Mayor Rahm Emanuel said Thursday United Neighborhood Organization CEO Juan Rangel is "taking appropriate steps to clean his house" after allegations of contract cronyism and family hiring.
The Chicago Sun-Times reported earlier this month that Rangel has three relatives on his payroll.
That's on top of the previously reported contract cronyism that sent more than one-fifth of the $25 million in taxpayer money spent on the UNO Soccer Academy Elementary Charter School to four contractors owned by family members of UNO's political allies and a top executive of the group.
The fact that Emanuel is a huge proponent of charter schools and that Rangel is the mayor's former campaign co-chairman and a mayoral appointee to the Emanuel-chaired Public Building Commission makes the Sun-Times stories a political embarrassment to the mayor.
Emanuel has already said UNO should be "held accountable" for contract cronyism with a $98 million state grant believed to be the nation's largest government investment in charter schools.
On Thursday, he talked about the all-in-the-family hiring.
"If you get public resources, you have to abide by both the letter and the spirit" of the law, the mayor said.
Obviously referring to Rangel, Emanuel said, "I know he's taking appropriate steps to clean his house. That said, they serve a very important role [in] the education of Chicago for the children so parents have choice in educational options for their children."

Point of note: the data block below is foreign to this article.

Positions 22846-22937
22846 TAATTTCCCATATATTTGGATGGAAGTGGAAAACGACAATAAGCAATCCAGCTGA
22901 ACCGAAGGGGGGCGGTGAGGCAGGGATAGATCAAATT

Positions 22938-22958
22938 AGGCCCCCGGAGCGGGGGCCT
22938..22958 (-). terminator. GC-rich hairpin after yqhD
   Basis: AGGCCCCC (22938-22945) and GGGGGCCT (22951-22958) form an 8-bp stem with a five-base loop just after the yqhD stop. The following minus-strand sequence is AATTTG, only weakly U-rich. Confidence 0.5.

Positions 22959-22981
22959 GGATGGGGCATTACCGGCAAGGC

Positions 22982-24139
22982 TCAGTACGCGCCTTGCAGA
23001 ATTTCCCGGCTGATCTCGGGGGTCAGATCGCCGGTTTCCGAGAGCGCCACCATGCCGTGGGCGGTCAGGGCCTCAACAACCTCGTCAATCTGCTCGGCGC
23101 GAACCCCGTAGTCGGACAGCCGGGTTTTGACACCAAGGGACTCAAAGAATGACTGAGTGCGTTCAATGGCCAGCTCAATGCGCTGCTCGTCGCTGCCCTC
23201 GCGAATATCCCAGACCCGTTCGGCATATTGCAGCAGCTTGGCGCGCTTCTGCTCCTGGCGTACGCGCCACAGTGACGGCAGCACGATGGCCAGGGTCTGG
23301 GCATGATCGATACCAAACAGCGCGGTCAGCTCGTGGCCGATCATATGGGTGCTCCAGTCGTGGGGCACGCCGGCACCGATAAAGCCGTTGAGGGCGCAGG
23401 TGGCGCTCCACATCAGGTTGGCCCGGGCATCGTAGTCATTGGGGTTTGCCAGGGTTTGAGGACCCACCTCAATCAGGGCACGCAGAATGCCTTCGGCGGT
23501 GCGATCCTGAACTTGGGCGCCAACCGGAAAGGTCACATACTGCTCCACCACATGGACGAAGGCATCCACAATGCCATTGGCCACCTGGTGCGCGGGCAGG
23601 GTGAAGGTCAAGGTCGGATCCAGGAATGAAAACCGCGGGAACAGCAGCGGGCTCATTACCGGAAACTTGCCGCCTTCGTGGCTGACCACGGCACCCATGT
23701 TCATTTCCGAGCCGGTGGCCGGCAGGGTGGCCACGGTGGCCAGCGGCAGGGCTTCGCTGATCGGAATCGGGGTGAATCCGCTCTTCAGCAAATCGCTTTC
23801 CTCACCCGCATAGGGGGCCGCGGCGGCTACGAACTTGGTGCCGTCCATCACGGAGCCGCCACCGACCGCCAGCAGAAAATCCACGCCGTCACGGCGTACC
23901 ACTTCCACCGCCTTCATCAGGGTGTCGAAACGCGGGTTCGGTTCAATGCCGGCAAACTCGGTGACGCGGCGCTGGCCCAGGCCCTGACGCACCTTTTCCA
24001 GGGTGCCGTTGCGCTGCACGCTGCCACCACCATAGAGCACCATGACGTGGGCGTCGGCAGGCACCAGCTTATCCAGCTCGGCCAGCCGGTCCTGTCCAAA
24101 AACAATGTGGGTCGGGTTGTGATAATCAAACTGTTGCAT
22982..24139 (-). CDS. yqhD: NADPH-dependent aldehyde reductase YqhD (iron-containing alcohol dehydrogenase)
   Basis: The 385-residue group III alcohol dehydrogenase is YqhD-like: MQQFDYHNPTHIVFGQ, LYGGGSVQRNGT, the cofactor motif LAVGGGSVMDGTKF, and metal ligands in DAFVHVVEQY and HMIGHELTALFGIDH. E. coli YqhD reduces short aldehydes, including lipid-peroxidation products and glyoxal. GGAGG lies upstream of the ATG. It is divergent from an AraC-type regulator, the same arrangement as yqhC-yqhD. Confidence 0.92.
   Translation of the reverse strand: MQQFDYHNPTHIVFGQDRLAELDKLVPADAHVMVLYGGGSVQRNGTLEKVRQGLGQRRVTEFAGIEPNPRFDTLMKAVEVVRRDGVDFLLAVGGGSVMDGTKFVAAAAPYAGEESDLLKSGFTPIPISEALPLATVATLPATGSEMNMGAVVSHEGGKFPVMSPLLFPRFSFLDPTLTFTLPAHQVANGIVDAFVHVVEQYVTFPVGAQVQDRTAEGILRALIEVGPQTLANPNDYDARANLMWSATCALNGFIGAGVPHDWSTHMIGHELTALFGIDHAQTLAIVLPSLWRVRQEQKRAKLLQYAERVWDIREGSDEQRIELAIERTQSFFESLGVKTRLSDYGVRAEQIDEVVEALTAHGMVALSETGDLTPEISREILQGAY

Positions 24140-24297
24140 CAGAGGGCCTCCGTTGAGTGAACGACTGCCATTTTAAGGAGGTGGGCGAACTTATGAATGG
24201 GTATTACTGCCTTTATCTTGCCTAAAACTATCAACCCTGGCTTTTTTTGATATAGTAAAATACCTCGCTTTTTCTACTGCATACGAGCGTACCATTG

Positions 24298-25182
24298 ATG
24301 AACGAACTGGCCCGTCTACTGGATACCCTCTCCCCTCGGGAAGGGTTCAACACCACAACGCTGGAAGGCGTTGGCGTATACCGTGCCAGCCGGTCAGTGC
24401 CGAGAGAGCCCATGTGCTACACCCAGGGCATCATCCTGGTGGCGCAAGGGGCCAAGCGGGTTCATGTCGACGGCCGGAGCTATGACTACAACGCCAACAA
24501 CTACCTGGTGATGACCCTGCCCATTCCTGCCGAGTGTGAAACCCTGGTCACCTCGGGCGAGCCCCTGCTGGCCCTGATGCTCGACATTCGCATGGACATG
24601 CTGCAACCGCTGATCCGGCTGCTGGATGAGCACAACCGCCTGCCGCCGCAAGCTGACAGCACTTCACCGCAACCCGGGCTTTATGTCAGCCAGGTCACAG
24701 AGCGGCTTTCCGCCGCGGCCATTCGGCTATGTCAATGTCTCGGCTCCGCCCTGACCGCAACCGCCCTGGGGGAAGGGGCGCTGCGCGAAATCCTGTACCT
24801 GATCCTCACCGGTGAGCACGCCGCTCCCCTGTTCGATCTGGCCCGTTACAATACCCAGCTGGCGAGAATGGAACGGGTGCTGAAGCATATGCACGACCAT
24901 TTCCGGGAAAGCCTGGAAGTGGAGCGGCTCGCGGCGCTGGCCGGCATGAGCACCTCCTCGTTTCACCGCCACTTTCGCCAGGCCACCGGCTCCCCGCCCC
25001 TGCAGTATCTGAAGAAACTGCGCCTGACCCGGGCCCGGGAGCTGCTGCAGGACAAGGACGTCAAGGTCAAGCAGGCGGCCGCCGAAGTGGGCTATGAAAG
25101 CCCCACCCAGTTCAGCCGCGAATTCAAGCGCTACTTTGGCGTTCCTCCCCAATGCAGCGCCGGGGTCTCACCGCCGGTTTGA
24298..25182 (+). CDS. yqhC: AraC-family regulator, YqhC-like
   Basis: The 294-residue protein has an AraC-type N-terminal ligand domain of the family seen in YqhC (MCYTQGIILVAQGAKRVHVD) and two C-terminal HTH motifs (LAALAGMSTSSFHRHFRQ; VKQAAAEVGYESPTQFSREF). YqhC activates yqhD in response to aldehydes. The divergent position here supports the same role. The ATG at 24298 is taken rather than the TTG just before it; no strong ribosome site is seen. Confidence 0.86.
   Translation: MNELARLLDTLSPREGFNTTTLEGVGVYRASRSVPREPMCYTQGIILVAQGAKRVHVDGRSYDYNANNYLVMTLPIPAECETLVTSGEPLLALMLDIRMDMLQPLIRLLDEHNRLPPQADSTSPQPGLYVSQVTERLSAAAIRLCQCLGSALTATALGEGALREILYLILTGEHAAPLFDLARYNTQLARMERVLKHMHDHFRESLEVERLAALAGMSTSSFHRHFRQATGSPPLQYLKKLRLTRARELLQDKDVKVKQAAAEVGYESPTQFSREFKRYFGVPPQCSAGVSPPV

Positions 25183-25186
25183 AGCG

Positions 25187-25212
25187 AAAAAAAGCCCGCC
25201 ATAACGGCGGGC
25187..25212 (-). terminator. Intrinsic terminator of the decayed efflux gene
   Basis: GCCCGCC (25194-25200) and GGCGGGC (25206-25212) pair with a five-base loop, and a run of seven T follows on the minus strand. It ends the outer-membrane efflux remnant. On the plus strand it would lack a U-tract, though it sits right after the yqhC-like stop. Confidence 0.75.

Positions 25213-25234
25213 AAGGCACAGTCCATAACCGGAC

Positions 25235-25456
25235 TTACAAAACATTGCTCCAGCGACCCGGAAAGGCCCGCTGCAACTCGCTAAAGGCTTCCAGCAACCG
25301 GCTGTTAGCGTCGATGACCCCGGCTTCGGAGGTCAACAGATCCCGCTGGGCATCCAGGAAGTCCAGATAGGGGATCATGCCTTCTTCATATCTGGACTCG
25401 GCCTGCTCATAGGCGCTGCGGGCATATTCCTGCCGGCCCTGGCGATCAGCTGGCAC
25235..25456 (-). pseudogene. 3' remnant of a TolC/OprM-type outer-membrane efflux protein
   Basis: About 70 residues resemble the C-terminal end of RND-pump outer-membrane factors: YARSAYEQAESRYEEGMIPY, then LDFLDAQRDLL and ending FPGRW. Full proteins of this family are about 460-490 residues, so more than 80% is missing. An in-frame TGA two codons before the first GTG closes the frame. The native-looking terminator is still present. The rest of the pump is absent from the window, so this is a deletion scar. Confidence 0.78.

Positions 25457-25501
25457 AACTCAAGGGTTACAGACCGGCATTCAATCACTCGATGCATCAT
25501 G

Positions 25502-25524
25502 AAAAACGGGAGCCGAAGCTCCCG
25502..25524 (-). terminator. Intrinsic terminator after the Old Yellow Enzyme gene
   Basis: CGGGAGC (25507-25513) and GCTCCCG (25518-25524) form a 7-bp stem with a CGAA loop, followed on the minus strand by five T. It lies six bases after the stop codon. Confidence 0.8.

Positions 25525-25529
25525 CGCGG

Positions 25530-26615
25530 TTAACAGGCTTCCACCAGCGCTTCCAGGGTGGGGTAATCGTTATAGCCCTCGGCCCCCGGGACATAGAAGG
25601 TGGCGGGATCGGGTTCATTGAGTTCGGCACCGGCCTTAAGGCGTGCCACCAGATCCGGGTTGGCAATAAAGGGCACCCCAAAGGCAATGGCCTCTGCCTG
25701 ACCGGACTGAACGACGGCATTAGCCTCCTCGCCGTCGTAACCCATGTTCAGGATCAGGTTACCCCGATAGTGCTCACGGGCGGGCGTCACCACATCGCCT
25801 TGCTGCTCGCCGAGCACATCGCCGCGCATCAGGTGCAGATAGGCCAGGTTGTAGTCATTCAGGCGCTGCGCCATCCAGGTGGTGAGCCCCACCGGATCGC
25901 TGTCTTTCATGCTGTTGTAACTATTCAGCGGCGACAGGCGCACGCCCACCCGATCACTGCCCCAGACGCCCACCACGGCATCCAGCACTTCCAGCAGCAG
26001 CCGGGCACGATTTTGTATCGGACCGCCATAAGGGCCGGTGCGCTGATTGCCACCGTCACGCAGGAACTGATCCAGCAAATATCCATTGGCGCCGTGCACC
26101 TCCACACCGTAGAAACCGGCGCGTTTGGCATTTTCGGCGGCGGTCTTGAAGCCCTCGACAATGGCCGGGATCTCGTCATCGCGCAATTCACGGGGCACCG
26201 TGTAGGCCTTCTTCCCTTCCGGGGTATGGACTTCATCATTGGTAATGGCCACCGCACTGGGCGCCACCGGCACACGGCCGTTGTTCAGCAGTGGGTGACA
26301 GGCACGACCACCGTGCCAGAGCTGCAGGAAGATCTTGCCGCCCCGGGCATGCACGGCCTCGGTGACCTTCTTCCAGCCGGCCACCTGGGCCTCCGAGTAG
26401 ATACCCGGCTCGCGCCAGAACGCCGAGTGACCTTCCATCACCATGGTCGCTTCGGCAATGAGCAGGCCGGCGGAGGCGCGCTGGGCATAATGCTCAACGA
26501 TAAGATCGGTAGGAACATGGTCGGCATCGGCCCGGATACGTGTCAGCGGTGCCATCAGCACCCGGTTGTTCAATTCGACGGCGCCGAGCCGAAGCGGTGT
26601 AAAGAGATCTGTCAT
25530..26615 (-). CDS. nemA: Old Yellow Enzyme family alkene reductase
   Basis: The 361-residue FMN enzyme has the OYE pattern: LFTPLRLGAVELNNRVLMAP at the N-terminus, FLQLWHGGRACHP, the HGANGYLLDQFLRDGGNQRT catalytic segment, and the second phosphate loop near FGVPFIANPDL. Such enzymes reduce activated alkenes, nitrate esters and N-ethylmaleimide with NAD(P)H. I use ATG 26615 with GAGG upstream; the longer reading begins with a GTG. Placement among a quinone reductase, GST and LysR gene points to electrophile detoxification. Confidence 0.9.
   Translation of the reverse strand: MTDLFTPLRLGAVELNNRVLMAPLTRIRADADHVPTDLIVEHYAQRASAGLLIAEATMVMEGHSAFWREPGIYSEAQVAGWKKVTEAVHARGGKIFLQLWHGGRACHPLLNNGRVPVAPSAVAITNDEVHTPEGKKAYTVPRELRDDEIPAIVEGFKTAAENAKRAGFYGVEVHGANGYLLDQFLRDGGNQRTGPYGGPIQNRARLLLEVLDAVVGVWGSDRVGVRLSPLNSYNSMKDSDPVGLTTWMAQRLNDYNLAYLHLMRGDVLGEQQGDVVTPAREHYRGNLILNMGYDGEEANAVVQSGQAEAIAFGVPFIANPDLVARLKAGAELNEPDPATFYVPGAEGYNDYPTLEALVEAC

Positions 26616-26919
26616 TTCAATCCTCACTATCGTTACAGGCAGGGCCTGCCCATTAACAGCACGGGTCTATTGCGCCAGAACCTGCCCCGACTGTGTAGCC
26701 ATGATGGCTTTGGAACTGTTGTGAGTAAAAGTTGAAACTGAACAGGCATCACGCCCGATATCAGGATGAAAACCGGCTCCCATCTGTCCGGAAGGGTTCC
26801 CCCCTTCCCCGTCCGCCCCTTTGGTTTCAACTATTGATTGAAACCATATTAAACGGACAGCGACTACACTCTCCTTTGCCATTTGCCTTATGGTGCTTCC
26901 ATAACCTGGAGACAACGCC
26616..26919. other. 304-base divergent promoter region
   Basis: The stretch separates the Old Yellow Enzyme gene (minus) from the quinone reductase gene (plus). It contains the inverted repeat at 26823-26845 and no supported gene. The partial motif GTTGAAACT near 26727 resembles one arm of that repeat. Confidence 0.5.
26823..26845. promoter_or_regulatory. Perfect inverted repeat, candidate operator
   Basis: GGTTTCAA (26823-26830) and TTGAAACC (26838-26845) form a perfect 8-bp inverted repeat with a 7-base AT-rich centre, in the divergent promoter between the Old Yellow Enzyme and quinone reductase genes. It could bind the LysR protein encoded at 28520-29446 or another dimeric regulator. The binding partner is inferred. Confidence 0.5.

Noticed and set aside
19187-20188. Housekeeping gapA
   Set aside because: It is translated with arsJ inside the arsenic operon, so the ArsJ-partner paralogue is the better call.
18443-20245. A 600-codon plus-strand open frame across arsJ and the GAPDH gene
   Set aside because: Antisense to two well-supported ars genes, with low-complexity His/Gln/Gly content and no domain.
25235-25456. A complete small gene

Sun-Times Watchdogs reported that UNO's special status as a private operator of publicly-funded charter schools has allowed it to avoid the state's normal sealed-bid process.
That has set the stage for many of its contracts to go companies with family or political ties to an organization that includes some of the same players once at the center of the now-defunct Hispanic Democratic Organization (HDO) at the heart of the city contracting scandal.
The Sun-Times reported that UNO has given millions of dollars in construction contracts to companies owned by the brothers of its senior vice president of operations, Miguel d'Escoto.
Other contracts went to the plumbing business owned by the sister of former HDO chieftain Victor Reyes, who helped UNO lobby for the school construction grant, and another to a security company owned by the brother of state Rep. Edward Acevedo, another HDO ally.
The newspaper also reported that UNO contractors donated at least $51,000 to Silvana Tabares in her successful state representative campaign and that UNO employees gathered most of the signatures on Tabares' nominating petitions.